Test and Quality Assurance can no longer be called a second hand job or something that just needs to pass, we have a ISO standard now to prove this.
Great news everyone! Or?
Pretty much every conference, blog and especially Twitter has had some sort of comment or information regarding ISO29119 these last months. This has ranged from analyzing the people involved in creating the standard to the content. It’s been a heated debate at some points and also a fairly one sided debate where the opponents have had the loudest voices, and the pro-ISO have been surprisingly quiet.
So what is actually going on?
I will give my views on things as far as I know right now given that information is still coming and the complete standard has not yet been released.
If we start off with the content in the standard, there is a slight problem right away. One must buy it from either ISO or IEEE, which is quite normal procedure in regards to standards. But once you have acquired it, it is yours and yours only, this according to the licensing agreement: “licensee's use only. No further reproduction or networking is permitted.” So how to discuss the content then? Below is my take on the standard.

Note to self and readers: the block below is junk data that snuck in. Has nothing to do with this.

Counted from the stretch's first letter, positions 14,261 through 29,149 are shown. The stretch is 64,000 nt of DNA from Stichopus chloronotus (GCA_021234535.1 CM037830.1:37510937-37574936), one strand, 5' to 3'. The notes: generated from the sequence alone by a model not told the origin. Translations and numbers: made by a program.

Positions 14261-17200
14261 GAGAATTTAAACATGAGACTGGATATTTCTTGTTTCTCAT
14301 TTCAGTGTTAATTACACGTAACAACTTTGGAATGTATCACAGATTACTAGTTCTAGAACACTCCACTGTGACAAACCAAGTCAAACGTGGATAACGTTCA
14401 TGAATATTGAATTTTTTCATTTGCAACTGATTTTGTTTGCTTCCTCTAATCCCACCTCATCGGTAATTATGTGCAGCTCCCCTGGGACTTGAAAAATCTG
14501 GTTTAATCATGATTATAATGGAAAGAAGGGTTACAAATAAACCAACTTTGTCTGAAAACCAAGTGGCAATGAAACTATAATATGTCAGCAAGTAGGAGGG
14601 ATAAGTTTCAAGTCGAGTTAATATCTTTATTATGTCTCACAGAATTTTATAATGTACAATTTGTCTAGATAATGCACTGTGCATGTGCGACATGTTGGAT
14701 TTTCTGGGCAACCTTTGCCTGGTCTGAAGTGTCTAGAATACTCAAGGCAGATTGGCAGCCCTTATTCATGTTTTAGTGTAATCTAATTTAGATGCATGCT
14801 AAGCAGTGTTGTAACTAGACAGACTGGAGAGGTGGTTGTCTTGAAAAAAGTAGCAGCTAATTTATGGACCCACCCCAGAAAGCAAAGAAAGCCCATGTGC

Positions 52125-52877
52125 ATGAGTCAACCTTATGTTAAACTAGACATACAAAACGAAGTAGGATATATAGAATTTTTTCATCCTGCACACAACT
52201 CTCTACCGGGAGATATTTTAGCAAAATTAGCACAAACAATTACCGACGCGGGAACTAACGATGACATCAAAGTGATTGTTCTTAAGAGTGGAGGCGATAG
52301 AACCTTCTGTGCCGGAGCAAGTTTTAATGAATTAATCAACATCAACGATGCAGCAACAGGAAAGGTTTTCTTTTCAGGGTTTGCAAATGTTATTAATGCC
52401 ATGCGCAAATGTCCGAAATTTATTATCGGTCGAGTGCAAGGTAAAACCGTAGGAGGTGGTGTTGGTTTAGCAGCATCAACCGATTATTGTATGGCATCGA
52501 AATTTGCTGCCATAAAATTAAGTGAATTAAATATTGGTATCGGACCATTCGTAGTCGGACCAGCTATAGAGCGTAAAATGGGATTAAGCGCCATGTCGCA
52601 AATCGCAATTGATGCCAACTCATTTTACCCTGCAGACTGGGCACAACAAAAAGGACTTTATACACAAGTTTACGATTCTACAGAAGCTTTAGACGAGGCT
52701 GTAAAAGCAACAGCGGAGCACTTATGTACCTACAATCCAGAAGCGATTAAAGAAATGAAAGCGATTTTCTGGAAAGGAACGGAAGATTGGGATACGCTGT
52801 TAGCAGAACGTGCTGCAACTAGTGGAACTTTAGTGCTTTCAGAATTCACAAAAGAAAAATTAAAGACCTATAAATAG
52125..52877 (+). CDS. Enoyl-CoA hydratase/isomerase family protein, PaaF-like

Part 1 is fairly straight forward it focuses on definitions and concepts of testing. If you have read or done the ISTQB Foundation course it will be a familiar read.
There are some interesting passages to note that sets the level for the coming parts.
It is recognized that software testing is a process and that the standard will present and describe a generic process. This process should be planned, monitored and controlled. The result of this process would be to provide information regarding the quality of the software under test and find issues as early as possible